To ease into what can be a sensitive conversation, avoid becoming a “mother to your mother,” says Knight. “Don’t take over initially. You’re trying to determine what the need is, and help the aging parent make critical decisions, as opposed to telling him or her what to do.”
To get to the harder conversation about a parent’s overall financial status, Knight suggests these icebreakers:
1. Use the News: Almost half of older Americans carry debt. Talk about your coworker’s father who can’t afford his prescription drugs, or a news story about an older person who owes more on a mortgage than her home is worth.
2. Talk Bargains: Perhaps you can help a parent find less costly phone service or cheaper groceries. Then probe for concerns. Says Knight: “Ask, ‘How will you get through the winter with the cost of heating?’”
3. Be Humble: Ask your father to join you at a financial-education workshop—to help you, not him. To find a free or affordable program, call your state or county cooperative extension service or visit the online complement to the cooperative extension system at www.extension.org/personal_finance.
4. Pose Questions: If you notice unopened or unpaid bills in your parent’s house, ask about them. The goal is for parents to provide their kids with critical information, including the whereabouts of bank accounts, insurance, and wills.
5. Write a Letter: If you can broach a subject more easily on paper, write down how much you care about your mom and that you want to plan ahead so her life goes smoothly. Tell her how she helped you and how you want to give back.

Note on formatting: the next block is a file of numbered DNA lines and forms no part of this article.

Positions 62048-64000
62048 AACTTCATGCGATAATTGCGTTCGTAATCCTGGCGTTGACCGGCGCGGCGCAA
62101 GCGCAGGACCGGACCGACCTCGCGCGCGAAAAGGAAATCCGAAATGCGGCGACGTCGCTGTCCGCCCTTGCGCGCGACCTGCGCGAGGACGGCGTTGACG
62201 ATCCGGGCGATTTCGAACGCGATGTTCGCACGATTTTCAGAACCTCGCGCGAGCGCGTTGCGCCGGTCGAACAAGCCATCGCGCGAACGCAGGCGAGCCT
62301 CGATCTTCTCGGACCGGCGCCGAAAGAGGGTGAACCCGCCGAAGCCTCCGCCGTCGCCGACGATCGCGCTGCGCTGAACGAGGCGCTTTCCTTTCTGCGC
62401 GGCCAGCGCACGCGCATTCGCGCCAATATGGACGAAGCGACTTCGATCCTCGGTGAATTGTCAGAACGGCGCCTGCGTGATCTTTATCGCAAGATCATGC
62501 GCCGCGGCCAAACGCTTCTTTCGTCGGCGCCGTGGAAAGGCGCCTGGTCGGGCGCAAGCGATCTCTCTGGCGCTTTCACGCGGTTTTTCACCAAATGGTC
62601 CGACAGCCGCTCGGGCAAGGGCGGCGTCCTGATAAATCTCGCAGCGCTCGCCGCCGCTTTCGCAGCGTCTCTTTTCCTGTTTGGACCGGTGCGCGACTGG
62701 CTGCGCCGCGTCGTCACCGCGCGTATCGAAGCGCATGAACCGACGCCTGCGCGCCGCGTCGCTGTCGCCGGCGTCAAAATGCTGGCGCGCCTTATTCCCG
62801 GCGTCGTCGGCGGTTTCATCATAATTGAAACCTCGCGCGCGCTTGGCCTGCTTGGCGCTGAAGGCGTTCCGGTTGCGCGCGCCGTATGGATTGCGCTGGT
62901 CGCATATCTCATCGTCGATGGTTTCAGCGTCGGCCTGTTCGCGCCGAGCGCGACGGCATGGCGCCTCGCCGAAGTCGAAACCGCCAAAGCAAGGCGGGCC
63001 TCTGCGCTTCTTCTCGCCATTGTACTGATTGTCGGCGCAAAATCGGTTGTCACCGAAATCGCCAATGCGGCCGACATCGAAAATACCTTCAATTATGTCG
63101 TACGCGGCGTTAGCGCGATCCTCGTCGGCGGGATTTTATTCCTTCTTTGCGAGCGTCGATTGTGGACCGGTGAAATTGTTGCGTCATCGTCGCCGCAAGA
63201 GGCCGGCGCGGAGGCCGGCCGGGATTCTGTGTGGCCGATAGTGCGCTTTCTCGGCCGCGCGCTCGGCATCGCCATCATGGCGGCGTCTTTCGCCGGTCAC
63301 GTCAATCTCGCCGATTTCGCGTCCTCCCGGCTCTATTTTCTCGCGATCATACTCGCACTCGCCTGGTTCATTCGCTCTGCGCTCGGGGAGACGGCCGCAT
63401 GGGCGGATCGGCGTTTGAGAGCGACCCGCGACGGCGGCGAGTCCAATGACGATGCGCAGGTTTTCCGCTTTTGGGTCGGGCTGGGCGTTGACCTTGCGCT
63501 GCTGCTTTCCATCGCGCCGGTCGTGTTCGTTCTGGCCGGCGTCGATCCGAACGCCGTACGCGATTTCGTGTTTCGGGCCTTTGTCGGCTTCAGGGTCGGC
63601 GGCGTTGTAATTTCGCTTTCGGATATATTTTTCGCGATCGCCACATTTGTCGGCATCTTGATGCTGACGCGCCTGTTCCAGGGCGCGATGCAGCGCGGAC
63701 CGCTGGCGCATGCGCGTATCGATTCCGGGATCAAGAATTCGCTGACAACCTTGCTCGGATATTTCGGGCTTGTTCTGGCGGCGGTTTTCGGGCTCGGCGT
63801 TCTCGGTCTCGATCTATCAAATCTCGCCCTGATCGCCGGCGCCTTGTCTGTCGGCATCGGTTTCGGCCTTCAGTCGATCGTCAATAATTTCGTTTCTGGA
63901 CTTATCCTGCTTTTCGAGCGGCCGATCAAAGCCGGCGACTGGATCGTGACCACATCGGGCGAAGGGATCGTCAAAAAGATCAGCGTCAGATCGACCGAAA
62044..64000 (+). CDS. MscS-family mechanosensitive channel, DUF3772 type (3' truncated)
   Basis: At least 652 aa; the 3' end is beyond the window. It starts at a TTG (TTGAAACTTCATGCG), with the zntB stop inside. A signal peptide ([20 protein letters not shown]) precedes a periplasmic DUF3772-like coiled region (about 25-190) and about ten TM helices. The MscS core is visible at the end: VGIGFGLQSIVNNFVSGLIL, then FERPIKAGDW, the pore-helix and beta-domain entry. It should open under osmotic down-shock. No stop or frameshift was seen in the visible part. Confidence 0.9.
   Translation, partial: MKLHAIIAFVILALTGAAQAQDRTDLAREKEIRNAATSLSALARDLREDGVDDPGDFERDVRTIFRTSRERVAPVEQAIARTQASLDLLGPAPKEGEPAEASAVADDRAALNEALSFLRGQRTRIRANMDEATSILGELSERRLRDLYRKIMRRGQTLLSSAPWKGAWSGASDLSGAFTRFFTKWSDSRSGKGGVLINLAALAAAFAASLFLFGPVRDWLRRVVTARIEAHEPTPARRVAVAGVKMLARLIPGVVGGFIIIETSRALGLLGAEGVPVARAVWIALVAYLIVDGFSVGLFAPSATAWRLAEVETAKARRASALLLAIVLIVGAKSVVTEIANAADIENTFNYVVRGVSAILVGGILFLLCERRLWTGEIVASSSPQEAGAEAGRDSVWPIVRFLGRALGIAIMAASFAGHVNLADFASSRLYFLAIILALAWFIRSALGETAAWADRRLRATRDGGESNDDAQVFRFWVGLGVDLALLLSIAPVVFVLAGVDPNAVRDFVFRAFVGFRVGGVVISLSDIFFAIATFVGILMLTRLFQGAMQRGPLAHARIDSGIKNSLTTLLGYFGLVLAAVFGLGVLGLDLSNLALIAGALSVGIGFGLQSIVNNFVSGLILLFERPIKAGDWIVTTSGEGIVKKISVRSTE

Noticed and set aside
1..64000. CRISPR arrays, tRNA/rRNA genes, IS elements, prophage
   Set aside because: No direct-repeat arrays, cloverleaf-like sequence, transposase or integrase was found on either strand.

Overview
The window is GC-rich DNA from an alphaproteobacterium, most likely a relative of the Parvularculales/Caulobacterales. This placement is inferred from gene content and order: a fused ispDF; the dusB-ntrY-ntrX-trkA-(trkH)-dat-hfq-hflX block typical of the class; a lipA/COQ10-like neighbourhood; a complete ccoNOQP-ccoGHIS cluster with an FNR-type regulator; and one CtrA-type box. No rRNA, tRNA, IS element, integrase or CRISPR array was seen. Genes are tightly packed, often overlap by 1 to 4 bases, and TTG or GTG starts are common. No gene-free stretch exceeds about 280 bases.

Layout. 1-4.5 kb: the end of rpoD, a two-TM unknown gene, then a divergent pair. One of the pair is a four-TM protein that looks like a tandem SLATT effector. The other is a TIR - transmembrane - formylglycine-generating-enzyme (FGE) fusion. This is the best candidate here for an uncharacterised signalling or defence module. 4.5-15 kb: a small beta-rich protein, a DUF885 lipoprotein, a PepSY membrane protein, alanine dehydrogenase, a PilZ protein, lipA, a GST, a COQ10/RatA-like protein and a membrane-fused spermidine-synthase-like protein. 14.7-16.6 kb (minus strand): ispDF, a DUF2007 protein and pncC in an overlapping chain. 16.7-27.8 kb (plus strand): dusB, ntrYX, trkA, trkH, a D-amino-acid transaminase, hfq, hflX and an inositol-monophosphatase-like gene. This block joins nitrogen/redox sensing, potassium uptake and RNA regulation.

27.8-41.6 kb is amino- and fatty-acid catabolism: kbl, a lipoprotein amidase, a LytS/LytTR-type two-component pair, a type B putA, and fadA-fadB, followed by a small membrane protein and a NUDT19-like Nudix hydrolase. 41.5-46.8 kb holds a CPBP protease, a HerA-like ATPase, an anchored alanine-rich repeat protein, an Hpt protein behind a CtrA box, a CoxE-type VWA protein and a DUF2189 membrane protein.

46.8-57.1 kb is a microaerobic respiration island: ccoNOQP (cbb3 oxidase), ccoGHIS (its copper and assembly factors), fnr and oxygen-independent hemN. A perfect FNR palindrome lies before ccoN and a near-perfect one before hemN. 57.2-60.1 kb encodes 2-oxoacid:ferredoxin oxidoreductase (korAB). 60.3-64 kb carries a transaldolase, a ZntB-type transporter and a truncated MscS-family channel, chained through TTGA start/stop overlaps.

In the end, the best argument for open communication is what happens when there isn’t any. Though Don’s father paid him back within two years, untangling the mess sucked up a lot of time and left Don disappointed, angry, and stressed. “It was a complication I didn’t need in my life,” he says. “You’re put in this position. They didn’t have anyone else.”
Elaine Appleton Grant is a freelance writer based in Strafford, New Hampshire.
*His family's names have been changed.
Lending to Mom
Formalizing a private loan can make a touchy situation easier
Loans to relatives can exact an emotional price—unpaid debts strain relationships, to put it mildly. One way to remove the emotion: hire a service to manage the loan and set up automatic payments.
This kind of peer-to-peer lending that circumvents banks is a growing phenomenon, spurred by the Web. Boston-based Virgin Money (800-805-2472) helps individuals make personal, business, and mortgage loans. For a $99 fee, you can formalize, say, a $15,000 loan to your mother. You set the interest rate and Virgin Money does the paperwork. (For the IRS to see yours as a legitimate loan, rather than as a gift, you must charge market-rate interest.)
For $199 plus $9 per payment, the company will also electronically debit her bank account and credit yours, taking you out of the role of collection agent. “It’s a very nice way to handle delicate communication between a borrower and a lender,” says Jim Bruene, editor of Online Banking Report, an industry newsletter.
If your parent can’t keep up with the pay schedule, you can revise it. Unless you direct Virgin to do so, it doesn’t report to credit bureaus.
At Prosper, borrowers post loan requests of $1,000 to $25,000 for free. Friends and family (and anyone else) can bid for all or part of the loan at interest rates of their choosing. Prosper manages the loan, charging closing and servicing fees that start at 1 percent.
Relatives making small loans may find such service is overkill. For $14.95, LoanBack generates pay schedules and binding promissory notes. LoanBack won’t help you collect those payments, though—usually the touchiest part of an awkward process. —E.A.G.